Can I insulate my roof without destroying the vintage pressed-tin ceiling?


Can I insulate my roof without destroying the vintage pressed-tin ceiling?

Asked by Betsy Humes, Brooklyn, NY

I'd like to insulate under the roof of my 100-year-old brownstone without tearing down the historic tin ceiling. (The tin is attached directly to beams that support the roof. There was never any insulation originally a typical situation in NYC townhouses.) Could spray foam be applied through small holes in the ceiling? I want an insulation solution, but not one that is toxic. I am also considering solar panels, so I don't want to do anything from the outside that may interfere with that.

Answer this question


Susan Davis's picture

I have consulted with my friend and colleague on the East Coast, Laura Calfayan, owner of Calfayan Construction, Inc. For many years, CCI has been doing award-winning historical preservation and remodeling projects in the Philadelphia area. In the last few years, they have added a spray foam insulation service for their clients, using AirTight Spray Foam. I thought they would be the perfect source of good information for you, and Laura?s answer follows:

It seems your main goal is to insulate your roofline with an eco-friendly product. Our homes lose much of their heat in the cooler months through the roof, and the reverse occurs in the warmer months. To prevent this, you can insulate from the interior or?if your roof is flat?you can insulate from the exterior.

For interior applications you could use an open-cell or closed-cell spray foam. However, the tin ceiling will need to be removed. The application is not an injection procedure; these foams are applied directly to the underside of the roof sheathing with a large applicator gun. A good craftsman should be able to carefully remove the tin ceiling without causing damage by nipping the heads off the nails. When replacing the ceiling, they'll want to use tin nails and you may need to touch up the paint. But this is a small price to pay compared to the unbeatable benefits of foam insulation.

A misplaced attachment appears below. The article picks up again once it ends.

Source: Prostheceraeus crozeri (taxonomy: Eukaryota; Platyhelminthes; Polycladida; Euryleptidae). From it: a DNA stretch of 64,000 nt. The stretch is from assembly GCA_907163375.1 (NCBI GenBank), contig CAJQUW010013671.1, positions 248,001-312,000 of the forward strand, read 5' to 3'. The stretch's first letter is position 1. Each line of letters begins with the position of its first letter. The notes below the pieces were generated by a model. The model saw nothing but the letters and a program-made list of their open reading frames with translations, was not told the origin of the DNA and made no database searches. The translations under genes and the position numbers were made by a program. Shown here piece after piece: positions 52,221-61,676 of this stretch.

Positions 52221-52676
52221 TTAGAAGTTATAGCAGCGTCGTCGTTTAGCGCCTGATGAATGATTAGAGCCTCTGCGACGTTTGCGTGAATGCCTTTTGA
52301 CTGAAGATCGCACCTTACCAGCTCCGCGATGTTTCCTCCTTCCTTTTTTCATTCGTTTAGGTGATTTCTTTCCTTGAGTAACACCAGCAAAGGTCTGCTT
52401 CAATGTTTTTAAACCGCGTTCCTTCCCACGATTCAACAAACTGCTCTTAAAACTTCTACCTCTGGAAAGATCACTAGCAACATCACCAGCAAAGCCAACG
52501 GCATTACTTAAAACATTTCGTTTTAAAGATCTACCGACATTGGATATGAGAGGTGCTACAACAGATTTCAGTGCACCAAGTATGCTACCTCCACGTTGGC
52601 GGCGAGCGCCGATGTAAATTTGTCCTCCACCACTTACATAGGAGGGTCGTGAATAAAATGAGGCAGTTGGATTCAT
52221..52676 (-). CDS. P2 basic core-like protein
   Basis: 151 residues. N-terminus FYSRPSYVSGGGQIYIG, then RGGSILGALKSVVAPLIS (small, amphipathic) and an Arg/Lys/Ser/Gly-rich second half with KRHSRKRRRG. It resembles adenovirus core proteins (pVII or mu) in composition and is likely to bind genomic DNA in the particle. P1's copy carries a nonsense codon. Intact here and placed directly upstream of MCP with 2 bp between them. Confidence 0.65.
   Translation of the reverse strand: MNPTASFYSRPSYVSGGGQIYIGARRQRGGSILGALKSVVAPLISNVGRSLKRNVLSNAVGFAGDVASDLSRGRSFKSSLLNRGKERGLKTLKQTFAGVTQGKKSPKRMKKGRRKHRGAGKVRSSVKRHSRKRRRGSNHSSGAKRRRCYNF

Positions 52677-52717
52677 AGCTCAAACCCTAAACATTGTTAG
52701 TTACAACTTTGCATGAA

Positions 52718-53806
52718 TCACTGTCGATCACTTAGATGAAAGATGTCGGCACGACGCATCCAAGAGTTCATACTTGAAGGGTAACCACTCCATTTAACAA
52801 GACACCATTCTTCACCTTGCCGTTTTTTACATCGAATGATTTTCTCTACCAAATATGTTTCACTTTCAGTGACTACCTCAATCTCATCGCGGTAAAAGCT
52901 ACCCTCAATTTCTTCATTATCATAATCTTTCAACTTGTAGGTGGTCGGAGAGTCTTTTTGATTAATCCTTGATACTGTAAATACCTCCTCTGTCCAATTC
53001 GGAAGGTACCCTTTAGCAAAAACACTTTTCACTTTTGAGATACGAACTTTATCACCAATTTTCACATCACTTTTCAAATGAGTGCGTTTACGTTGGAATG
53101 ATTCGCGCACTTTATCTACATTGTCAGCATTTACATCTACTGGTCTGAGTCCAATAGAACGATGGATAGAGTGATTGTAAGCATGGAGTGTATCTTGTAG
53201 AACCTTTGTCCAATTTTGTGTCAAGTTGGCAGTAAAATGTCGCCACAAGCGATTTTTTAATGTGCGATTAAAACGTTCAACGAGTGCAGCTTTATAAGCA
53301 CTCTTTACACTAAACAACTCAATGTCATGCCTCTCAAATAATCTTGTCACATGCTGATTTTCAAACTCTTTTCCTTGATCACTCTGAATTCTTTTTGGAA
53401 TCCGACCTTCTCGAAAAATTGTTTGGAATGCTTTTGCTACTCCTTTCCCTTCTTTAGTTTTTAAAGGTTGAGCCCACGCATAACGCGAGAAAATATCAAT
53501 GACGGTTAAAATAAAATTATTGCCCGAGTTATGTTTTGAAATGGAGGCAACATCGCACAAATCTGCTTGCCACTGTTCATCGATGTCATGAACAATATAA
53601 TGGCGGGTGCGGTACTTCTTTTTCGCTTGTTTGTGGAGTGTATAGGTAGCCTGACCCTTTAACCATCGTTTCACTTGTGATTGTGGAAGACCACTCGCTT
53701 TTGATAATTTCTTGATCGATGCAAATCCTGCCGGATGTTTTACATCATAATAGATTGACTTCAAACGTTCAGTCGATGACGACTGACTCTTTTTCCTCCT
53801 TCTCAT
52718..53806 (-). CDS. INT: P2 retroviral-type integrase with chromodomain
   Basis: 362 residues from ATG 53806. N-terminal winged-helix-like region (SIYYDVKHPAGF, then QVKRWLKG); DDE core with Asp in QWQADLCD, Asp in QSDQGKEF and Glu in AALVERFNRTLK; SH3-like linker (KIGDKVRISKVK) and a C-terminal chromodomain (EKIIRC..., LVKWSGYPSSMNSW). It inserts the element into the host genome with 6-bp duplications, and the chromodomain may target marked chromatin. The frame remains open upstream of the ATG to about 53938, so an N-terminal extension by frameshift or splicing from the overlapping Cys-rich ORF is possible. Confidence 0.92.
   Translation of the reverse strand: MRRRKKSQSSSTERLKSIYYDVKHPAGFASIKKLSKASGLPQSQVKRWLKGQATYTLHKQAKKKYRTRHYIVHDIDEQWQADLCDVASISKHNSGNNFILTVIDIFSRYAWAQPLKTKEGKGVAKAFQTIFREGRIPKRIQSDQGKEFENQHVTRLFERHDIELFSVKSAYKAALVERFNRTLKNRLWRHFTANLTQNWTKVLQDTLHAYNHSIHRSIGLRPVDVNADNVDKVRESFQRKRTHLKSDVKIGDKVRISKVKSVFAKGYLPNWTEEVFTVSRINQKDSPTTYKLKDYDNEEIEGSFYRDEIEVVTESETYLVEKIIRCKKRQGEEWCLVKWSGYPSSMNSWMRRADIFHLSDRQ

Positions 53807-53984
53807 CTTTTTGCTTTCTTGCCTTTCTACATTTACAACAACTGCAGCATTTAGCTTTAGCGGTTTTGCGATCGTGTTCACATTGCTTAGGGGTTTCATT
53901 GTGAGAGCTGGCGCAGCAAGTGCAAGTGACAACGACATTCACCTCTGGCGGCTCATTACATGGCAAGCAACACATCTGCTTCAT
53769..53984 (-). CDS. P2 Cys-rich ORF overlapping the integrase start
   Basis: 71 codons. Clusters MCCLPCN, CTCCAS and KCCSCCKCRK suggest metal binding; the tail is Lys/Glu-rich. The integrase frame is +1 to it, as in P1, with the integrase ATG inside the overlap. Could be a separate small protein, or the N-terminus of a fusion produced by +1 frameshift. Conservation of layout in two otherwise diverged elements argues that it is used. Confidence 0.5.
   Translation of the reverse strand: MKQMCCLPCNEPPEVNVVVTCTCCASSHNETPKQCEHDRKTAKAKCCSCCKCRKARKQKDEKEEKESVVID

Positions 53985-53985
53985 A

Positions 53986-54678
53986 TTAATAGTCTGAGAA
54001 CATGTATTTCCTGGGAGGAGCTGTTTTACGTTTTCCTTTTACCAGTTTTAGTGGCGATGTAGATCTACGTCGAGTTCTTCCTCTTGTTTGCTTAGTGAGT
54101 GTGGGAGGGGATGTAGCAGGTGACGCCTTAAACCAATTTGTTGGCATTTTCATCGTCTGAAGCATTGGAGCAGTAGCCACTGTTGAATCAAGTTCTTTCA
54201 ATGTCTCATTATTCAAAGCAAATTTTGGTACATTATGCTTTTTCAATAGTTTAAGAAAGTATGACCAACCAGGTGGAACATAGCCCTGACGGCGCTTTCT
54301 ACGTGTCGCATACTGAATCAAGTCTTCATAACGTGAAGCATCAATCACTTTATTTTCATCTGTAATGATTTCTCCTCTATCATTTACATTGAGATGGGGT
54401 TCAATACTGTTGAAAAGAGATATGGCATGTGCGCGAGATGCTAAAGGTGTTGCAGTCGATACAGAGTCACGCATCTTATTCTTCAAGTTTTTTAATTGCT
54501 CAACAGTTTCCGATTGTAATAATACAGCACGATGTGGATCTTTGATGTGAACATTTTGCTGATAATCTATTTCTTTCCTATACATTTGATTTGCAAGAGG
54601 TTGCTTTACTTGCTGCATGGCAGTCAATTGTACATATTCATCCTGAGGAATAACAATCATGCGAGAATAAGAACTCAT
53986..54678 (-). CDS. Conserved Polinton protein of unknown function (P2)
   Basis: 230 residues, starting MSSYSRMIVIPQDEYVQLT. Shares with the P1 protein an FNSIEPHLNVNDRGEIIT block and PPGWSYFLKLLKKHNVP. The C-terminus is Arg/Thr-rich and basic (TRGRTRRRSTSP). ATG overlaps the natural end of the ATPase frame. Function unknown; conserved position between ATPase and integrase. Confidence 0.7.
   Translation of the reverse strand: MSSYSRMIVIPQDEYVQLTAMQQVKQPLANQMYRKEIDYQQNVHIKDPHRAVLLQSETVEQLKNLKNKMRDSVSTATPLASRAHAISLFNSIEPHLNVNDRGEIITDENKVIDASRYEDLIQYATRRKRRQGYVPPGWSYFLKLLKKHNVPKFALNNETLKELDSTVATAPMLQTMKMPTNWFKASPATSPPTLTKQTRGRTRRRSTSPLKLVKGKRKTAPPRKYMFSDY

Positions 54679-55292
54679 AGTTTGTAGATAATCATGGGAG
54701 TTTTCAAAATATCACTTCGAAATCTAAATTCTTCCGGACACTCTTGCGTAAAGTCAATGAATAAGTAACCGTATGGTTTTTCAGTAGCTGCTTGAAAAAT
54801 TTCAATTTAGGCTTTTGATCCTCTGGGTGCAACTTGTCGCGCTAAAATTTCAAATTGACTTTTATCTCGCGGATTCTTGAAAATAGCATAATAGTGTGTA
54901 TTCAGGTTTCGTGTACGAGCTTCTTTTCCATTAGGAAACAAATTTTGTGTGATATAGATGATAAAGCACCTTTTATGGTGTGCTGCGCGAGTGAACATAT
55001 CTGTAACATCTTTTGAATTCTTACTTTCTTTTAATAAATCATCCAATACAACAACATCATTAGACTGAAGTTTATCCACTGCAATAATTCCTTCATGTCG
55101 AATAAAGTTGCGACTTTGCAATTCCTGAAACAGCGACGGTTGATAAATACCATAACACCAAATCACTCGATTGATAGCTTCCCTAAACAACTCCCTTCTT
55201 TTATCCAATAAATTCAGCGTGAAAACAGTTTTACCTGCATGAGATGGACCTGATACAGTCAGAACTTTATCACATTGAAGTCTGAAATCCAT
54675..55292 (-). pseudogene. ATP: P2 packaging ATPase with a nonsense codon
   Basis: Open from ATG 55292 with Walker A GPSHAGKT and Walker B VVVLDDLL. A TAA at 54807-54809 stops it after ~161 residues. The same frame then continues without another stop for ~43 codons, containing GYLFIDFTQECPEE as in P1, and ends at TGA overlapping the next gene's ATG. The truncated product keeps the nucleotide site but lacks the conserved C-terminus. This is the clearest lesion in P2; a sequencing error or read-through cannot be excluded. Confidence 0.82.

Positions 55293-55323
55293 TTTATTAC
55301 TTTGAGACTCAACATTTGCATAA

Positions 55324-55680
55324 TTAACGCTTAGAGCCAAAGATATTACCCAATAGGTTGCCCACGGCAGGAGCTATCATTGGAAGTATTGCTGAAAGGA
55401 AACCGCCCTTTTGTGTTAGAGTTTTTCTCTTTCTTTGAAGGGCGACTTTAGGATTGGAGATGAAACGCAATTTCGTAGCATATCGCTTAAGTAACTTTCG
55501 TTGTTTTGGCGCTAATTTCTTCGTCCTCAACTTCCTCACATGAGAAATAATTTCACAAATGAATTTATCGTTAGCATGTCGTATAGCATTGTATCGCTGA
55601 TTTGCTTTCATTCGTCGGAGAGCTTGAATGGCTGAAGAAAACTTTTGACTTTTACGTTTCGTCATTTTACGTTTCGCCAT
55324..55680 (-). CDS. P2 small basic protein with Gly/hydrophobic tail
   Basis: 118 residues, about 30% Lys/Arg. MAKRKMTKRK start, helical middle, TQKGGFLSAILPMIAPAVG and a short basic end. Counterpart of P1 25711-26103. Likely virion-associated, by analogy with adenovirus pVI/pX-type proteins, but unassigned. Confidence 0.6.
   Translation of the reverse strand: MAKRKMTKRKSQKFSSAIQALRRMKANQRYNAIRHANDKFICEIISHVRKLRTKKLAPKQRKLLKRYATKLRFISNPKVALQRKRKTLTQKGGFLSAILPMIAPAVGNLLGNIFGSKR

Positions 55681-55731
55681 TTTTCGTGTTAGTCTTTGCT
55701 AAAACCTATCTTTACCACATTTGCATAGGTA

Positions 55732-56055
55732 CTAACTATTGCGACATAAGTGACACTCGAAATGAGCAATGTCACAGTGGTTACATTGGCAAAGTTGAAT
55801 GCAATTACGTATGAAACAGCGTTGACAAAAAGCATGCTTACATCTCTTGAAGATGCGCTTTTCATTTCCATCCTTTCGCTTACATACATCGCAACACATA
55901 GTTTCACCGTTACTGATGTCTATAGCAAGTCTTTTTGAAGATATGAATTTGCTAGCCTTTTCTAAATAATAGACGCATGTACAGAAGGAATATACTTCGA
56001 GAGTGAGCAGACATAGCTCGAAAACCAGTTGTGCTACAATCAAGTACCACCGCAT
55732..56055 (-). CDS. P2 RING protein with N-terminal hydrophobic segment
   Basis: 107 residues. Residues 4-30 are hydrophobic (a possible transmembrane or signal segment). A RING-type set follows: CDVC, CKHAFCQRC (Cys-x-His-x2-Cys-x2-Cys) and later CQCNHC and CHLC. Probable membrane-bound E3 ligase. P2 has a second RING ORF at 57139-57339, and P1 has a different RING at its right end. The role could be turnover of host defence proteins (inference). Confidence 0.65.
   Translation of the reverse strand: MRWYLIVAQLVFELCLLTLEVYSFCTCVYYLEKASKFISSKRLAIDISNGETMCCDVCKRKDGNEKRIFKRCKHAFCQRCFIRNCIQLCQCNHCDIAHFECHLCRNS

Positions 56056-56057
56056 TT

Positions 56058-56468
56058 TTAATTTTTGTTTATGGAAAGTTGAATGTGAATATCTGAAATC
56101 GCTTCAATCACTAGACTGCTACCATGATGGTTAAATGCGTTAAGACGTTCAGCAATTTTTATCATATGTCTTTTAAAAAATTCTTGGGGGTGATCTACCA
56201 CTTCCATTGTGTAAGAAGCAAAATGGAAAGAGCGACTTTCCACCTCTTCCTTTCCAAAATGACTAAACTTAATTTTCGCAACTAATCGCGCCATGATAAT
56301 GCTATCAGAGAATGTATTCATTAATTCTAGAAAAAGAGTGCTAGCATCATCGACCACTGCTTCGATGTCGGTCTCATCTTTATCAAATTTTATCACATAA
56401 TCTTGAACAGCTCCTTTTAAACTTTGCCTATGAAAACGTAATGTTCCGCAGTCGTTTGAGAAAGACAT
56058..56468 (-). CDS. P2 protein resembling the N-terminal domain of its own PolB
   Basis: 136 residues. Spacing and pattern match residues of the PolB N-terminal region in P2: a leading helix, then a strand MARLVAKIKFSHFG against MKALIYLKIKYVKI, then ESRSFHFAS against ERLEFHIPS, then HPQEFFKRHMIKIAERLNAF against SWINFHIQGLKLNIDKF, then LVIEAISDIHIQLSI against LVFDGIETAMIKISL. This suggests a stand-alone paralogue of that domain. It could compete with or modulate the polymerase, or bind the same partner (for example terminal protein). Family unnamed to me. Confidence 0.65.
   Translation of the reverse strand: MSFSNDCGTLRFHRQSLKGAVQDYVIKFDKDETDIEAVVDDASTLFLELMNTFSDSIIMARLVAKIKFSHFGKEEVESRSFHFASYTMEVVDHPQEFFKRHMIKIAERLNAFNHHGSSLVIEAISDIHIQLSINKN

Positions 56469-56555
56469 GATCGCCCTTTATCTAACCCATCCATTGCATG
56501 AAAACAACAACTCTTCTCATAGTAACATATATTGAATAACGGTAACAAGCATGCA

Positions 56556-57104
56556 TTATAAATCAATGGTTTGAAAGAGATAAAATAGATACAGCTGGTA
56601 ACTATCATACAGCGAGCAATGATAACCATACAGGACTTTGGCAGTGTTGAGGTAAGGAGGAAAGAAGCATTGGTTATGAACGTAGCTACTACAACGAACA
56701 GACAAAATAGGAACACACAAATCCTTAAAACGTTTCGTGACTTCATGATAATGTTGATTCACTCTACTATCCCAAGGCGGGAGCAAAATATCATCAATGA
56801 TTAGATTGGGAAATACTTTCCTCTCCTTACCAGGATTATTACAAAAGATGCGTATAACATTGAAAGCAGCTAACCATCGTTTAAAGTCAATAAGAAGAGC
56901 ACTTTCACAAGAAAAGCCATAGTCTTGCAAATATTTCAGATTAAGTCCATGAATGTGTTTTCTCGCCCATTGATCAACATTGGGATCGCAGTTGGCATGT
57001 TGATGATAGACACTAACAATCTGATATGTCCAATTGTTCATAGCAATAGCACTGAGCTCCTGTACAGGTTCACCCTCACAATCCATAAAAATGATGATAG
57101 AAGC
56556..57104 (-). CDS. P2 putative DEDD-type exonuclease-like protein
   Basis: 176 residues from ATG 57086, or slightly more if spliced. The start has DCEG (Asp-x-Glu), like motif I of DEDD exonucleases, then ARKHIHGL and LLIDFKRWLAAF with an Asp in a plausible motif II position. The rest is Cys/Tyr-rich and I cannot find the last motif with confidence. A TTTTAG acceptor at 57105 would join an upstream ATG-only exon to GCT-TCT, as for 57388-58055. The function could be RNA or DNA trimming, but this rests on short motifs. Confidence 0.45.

The instructions on some open-cell applicators say that you can inject the product, but I would not recommend this. Due to the foam?s high expansion rate, the risk of damaging the ceiling is great. There is an injection foam available, but the manufacturer doesn?t recommend using it in horizontal applications due to the water in the agent.

If the roof is flat, an exterior application might be your best solution. A closed-cell roofing foam can be applied with an acrylic coating on top. With only 1.5 to 2 inches of foam paired with an acrylic coating, a monolithic seal can be achieved. This is an extremely reliable solution that can last the life of your home. This seamless, lightweight coating not only provides significant insulation value, it can also stop the possibility of leaks. And foam roofing does not interfere with the installation of solar panels.

A few words on open-cell versus closed-cell foam: Open-cell foam was designed for soundproofing and packaging. It expands 100:1, has some insulative qualities, and is rated a green building product. Its R value is 3.5 per inch. Open-cell foam is not a moisture barrier and can contribute to mold growth.

Closed-cell spray foam, such as the AirTight Spray Foam that my business uses, is a well-rounded product that offers added benefits beyond those of open-cell foams. It is the most versatile, energy efficient insulation available. A modest estimate of its R value would be 6.5 per inch, which is about twice as high as any other insulation, including open-cell. Closed-cell foam expands up to 30 times its liquid volume to seal all cracks and crevices; it adds tremendous structural rigidity and creates a total air and vapor barrier. At just two inches, closed cell foam can stop 200 degrees of heat.

Whether you choose to insulate from the interior or the exterior, I strongly recommend closed-cell foam.